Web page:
The electric automaker has already installed over 5,400 Supercharger outlets and about 9,000 lower-voltage Destination Charging connectors at various locations around the globe. In North America, Tesla promises a 150-percent increase in the number of charging points. However, don’t expect many of those stations to look like the photo above. (Read More…)

By on April 20, 2017

Yosemite national park mountains

It’s looking like some sites just might not be feasible. Still, BMW, in partnership with the National Park Foundation, National Park Service and Department of Energy, has hatched a plan to lure electric vehicles out of their safe urban confines and into the wilderness.

It’s starting in New Jersey, about 12 miles west of New York City. (Hey, you have to begin somewhere.)

While the first EV charging station installed by the group can be found, fittingly, at Thomas Edison’s Glenmont laboratory in Llewellyn Park, NJ, plans are afoot to add up to 100 stations in or near national parks in the near future. (Read More…)

By on March 4, 2017

pumping gas

As we reported last week, automobile industry groups wasted no time lobbying newly minted Environmental Protection Agency head Scott Pruitt to reopen the book on the country’s fuel efficiency targets.

That volume had previously been slammed shut by Pruitt’s predecessor, putting an end to a midterm review and cementing the Obama-era light-duty vehicle target of 54.5 miles per gallon by 2025. Automakers would prefer not to be held to this rule, citing higher sticker prices caused by the addition of fuel-saving technology. Meanwhile, consumer and environmental groups have lobbied to keep the targets in place.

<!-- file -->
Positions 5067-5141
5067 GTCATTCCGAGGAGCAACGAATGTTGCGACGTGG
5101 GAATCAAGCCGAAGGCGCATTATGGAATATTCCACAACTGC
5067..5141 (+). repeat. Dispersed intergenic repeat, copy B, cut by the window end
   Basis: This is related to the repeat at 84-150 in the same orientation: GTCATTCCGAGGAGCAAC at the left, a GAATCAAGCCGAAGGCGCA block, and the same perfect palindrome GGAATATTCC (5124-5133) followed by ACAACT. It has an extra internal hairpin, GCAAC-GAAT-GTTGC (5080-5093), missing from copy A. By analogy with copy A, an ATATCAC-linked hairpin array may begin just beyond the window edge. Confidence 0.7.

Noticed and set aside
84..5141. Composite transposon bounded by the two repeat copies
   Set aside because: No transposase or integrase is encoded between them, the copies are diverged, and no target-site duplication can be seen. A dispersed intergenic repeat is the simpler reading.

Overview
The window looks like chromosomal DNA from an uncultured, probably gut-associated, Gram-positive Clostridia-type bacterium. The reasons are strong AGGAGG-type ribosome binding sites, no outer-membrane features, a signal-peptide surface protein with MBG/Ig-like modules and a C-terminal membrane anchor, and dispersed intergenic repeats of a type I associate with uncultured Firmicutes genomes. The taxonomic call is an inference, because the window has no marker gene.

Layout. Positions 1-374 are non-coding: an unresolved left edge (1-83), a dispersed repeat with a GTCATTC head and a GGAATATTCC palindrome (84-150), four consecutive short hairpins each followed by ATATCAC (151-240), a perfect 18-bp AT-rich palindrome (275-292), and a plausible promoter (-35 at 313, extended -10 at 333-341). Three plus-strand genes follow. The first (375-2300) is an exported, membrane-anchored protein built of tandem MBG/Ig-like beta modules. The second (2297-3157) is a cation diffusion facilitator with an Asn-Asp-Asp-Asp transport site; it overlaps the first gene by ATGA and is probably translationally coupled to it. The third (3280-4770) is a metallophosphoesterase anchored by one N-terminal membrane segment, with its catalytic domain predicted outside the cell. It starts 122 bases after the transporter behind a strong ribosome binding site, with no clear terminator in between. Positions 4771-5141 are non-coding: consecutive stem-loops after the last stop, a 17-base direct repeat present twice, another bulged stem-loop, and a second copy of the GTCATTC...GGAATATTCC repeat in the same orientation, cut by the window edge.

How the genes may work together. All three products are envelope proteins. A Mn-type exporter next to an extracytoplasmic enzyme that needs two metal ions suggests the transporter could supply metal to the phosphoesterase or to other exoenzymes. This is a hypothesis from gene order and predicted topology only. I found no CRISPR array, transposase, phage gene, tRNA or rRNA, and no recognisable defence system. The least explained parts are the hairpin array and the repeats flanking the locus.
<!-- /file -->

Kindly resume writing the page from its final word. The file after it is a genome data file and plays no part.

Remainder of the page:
Well, according to a new report, the corporate average fuel economy (CAFE) standard might not survive for long. Automakers, apparently, are about to see a wish come true. (Read More…)

By on February 24, 2017

tires

Remember when recycling was new and sexy and every 1980s sitcom included it as a subplot in at least one cringe-inducing episode? It was around the time that McDonald’s took away that convenient styrofoam container — you know, the one that stored a Big Mac on one side and a delicious pile of fries on the other.

Times change. Recycling is mundane, but it’s bigger than ever — and there’s no doubt about the environmental benefits. Unfortunately, there can also be unforeseen financial benefits for less-than-honest operators, especially if a program’s creator doesn’t keep watch on who’s minding the till.

If that creator is the government, things can get messy. Consider this cautionary tale of a massive program that went rotten so badly that it had to be scrapped. (Read More…)

By on February 17, 2017

Scott Pruitt (Gage Skidmore/Flickr)

The Environmental Protection Agency has a new administrator.

Scott Pruitt, Oklahoma’s attorney general and President Donald Trump’s first choice for the role, was confirmed today following a 52-46 Senate vote that fell mainly along party lines, with some exceptions.

In an odd twist of fate, the man who once sued the EPA multiple times is now the man running it. (Read More…)

By on December 19, 2016

Passat TDI engine, Picture Courtesy of Volkswagen